If it is a trend, Harold Levine, dean of the UC Davis School of Education, worries that another outside group pushing its agenda adds to the confusing pile of reforms foisted upon superintendents and principals.
“How do they prioritize? What’s the right thing to do? I think it actually makes the business of running schools on a day-to-day basis very difficult, and it’s already very difficult,” said Levine. He argues that California needs to commit to a single strategy for the next five years “to try to change the trajectory of low-performing schools.”
Grassroots vs. ‘Astroturf’
Parent Revolution isn’t the only parent group focused on statewide change. Over the past few years a number of organizations have emerged, including Educate Our State and Parents for Great Education, with an eye on Sacramento. As we reported here last spring, Educate Our State launched a campaign during the budget negotiations that generated more than 35,000 letters to state lawmakers urging them to support Gov. Brown’s proposal to extend the temporary taxes.
Although they weren’t successful, the effort was more organically grassroots than Parent Revolution. There were no major donors, no professional educators, and no former elected officials. Parent Revolution, on the other hand, was started by Steve Barr, the founder of Green Dot charter schools, out of his frustration with Los Angeles Unified School District. [Update: Barr founded LA Parents Union which evolved into Parent Revolution in 2009 under the leadership of Austin]. Ben Austin worked in the Clinton administration, served as deputy mayor in Los Angeles, and sat on the State Board of Education.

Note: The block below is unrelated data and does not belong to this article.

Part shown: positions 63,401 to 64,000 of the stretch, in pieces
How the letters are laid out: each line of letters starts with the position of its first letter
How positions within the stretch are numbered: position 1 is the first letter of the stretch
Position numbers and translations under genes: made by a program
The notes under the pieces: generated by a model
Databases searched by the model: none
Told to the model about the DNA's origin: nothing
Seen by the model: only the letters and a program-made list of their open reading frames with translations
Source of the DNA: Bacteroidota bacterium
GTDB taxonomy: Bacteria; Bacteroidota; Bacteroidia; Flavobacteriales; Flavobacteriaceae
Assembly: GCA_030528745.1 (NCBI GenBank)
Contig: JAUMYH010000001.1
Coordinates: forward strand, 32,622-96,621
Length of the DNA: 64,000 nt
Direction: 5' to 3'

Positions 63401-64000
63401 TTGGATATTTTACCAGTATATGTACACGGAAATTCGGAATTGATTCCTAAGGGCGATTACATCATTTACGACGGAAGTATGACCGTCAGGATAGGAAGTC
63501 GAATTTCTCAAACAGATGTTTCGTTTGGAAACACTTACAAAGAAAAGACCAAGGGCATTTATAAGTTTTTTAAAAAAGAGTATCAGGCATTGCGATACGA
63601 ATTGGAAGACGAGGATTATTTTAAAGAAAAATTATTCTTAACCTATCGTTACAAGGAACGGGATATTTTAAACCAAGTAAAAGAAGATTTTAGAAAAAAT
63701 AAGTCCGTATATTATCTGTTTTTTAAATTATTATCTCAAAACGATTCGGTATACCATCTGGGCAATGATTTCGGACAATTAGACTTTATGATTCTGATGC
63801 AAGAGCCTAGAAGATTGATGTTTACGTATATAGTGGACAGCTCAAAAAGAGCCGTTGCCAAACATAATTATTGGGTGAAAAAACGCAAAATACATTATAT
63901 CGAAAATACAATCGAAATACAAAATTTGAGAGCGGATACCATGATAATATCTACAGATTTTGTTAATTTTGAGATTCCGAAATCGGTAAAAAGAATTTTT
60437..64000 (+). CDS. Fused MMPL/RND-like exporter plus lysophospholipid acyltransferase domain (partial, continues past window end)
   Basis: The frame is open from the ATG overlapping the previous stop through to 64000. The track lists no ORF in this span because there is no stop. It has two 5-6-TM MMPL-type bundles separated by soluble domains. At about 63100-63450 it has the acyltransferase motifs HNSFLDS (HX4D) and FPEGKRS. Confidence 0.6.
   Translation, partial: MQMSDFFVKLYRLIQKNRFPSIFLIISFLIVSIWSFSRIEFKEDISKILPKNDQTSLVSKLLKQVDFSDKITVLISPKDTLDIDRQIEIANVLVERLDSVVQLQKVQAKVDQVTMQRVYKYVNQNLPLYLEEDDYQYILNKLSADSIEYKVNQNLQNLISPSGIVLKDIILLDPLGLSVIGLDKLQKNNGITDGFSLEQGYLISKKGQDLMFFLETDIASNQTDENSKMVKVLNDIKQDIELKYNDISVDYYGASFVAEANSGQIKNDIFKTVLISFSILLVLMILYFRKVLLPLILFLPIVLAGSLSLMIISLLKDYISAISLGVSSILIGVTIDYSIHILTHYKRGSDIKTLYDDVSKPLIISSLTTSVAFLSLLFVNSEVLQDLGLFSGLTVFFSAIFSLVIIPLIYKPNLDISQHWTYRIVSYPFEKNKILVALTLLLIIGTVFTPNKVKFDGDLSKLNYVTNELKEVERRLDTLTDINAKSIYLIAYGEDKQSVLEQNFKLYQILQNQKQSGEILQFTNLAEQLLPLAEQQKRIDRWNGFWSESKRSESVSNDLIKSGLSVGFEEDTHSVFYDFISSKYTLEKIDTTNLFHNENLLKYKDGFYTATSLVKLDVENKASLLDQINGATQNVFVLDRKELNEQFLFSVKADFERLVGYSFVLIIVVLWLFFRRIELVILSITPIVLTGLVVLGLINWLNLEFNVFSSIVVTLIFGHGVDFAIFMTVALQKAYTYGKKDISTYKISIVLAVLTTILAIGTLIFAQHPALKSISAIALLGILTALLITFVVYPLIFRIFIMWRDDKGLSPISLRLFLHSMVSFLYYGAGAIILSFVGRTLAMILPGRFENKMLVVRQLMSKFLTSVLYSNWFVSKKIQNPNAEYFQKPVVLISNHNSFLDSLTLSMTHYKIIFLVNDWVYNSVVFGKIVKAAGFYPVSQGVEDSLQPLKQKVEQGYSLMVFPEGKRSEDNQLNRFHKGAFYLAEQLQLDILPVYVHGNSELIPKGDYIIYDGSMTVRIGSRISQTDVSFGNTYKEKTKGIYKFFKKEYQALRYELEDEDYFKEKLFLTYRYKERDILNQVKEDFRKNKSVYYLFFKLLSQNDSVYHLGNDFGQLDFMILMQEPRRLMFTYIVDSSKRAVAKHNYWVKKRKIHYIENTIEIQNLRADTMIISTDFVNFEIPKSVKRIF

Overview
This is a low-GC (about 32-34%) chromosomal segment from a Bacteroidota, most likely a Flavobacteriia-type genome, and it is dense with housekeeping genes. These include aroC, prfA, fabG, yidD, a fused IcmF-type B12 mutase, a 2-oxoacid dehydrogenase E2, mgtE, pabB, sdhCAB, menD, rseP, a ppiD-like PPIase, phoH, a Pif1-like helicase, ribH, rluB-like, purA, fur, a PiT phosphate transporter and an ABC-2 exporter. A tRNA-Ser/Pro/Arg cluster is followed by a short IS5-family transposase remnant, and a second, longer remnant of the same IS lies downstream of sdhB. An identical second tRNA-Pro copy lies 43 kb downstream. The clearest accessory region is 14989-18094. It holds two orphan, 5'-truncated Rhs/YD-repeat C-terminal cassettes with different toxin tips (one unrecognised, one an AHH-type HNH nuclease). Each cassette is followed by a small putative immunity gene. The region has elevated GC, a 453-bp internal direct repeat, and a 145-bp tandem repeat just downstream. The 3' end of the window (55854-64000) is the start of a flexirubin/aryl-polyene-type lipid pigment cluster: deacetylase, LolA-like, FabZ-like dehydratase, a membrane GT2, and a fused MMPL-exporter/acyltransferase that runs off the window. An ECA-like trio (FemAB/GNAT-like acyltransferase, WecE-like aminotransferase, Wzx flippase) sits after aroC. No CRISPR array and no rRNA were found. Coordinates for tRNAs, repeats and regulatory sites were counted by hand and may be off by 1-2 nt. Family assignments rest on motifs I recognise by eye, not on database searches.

But the key difference between those other organizations and Parent Revolution is money. The group is funded by the biggest players in education reform – Gates, Broad, and Walton – giving opponents something more filling to criticize.
“They’re much less grassroots; they’re Astroturf,” said California Federation of Teachers spokesman Fred Glass, using the new tag for groups allegedly doing the bidding of wealthy business leaders. “We see Parent Trigger as just one little piece of the overall assault on education by the billionaire boys club,” said Glass, barely containing his irritation.
What he didn’t say is that Parent Revolution has a $1 million annual budget, or that the AFT has also been a beneficiary of Gates largesse. The union received three grants in recent years totaling nearly $4 million, and is a partner to a $335 million grant to support intensive training programs to improve teacher effectiveness. Ironically, Green Dot is also one of the partners.
The larger question, however, is whether parents know enough about teaching and school administration to decide which schools live and which schools die. Loving your children and having attended school, doesn’t make parents – or legislators – experts.
“Schools can, like all institutions, be improved,” said UC Berkeley education historian and professor Daniel Perlstein. “But allowing parents, rather than educators, to direct inadequate resources simply will not revolutionize the education of children living in an increasingly unstable and unequal society.”
Ben Austin said he never intended for parents to have all the power, or even most of the power. “At the end of the day,” said Austin, “all we’re saying is parents should have some power and that power should be real.”